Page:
May 24th, 2013

The MICU Rotation — Oh, no!

ICU MonitorAfter a well-received post last week that focused on a commonly asked question I have fielded this year, I thought another common question would make for an excellent topic this week.  We’ll focus on the MICU rotation from the resident (and, potentially, the medical student) perspective.

The MICU can be one of, if not the most, daunting rotations of residency.  However, I believe that many students, interns, and residents would agree with this statement: “After I completed that rotation, it ended up being one of the best months in my entire residency.”  I say this from a learning perspective, but the MICU rotation can also be a confidence boost.  Realizing you can save simultaneous “crashing” patients with entirely separate disease processes can be quite rewarding – even in the unfortunate situations with poor clinical outcomes.

I am of the opinion that the worst part of the MICU rotation is dealing with the unexpected.  Not knowing how many admissions will be called during your shift, the uncertainty of just how sick these patients will be, and the insecurities you might have about your own clinical knowledge and/or skills can make for quite an intimidating call day – and potentially an intimidating month.

What can we do to calm these fears?  Good solutions are hard to come by (aside from simply diving in head first, and proving to yourself that you are capable).  However, before starting your rotation, reviewing a few clinical concepts and manuscripts will likely pay great dividends.  Additionally, I have a few pieces of advice that will also make for a much smoother, enjoyable experience in the MICU.

I had a few discussions with my colleagues to identify some of the most important manuscripts to review while working in the intensive care unit.  This list is by no means exhaustive, but it serves as a good starting point and a reasonable inventory to at least briefly reconsider (or sometimes consider for the first time, if this is your first ICU experience!) before starting your rotation.  With that caveat, here is my list of 7 landmark articles:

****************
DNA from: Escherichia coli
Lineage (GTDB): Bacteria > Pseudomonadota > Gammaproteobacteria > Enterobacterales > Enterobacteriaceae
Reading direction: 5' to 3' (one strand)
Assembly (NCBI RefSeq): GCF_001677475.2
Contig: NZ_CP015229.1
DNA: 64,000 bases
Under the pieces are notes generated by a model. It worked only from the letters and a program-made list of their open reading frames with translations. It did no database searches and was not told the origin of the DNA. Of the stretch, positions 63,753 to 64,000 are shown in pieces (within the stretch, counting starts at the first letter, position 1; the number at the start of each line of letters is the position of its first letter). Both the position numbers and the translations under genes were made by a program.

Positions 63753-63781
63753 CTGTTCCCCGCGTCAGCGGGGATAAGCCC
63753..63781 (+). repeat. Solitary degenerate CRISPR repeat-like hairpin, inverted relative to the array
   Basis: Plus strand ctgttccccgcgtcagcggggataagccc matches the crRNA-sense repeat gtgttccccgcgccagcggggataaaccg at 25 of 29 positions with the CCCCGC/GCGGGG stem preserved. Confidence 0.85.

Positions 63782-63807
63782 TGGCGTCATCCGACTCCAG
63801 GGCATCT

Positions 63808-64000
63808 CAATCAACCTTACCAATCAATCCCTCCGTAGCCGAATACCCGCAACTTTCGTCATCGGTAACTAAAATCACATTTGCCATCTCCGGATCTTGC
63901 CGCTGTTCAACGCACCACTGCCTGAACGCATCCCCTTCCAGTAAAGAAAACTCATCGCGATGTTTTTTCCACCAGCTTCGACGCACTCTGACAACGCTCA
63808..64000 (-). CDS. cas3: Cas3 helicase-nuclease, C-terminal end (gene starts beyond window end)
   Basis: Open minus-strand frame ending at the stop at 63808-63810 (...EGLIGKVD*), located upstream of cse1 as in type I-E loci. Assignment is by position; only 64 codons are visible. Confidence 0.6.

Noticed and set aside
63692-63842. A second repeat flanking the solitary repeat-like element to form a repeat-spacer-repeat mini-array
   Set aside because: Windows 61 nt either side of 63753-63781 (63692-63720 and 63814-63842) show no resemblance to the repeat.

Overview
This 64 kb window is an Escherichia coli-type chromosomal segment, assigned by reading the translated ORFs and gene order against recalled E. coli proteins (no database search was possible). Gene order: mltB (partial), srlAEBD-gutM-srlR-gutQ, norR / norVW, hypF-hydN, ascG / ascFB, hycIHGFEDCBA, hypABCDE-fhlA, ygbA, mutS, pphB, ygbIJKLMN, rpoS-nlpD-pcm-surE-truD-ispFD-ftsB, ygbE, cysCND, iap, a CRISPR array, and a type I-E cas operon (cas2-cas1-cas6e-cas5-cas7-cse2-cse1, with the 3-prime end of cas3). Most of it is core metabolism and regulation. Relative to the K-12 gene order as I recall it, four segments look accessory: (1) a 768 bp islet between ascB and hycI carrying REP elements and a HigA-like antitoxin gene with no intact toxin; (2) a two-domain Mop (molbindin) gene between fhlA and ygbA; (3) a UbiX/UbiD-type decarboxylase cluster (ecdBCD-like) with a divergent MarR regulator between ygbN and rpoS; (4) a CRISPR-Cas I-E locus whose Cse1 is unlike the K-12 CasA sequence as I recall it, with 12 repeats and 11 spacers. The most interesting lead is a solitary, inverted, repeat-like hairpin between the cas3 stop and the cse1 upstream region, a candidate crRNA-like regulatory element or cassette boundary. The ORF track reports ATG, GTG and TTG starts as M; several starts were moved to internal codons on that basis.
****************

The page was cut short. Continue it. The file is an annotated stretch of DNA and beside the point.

1. Sepsis – Early Goal Directed Therapy (or read the Journal Watch summary for a capsule view of this landmark paper)
  2. Therpeutic hypothermia after cardiac arrest and Treating Comatose Survivors of Cardiac Arrest (read the Journal Watch summary)
  3. Transfusions in the ICU – TRICC trial (read the Journal Watch summary)
  4. Respiratory failure – ARDSnet and low tidal volume ventilation
  5. Corticosteroids in septic shock – CORTICUS (read the Journal Watch summary) and a French corticosteroid trial (read the Journal Watch summary)
  6. Fluid management – FACTT (read the Journal Watch summary)
  7. Blood glucose control and insulin therapy in the critically ill – NICE-SUGAR trial (read the Journal Watch summary)

Obviously many other topics and manuscripts are as important as those I’ve listed above.  But, I’ve found these are very commonly referenced papers, and they’ll serve as an excellent starting point for keeping the doubts and apprehension at bay in the days leading up to the start of your MICU rotation.

How about a few general tips for the MICU month?

  • Decipher the schedule and plan for fun activities to do on your days off.  You’ll likely be working very hard while at work; recharging while away from the hospital is vital.  Also, plan ahead to prevent any scheduling surprises mid-month.
  • Do not hesitate to seek help when you are starting to feel uncomfortable.  Almost certainly, you will have multiple resources for help if you need it — a co-intern or resident, the patient’s nurse, the pulmonology/critical care fellow, your attending, a pharmacist…  You simply have to ask for help!
  •  Focus on details. You might be able to skip over some pieces of data, vital signs, parts of the physical exam, and other aspects when you are on other rotations, but this practice is both dangerous and sloppy when you are caring for critically ill patients.

Finally, enjoy yourself!  Even if you hate critical care, smiling and making the best of a potentially bad situation will take you quite far.  Who knows, maybe you’ll even find a new interest you never realized you had — only because you never gave it a chance!

I would love to hear your own ideas on important papers, topics, and general tips for the MICU.  Post a comment below!

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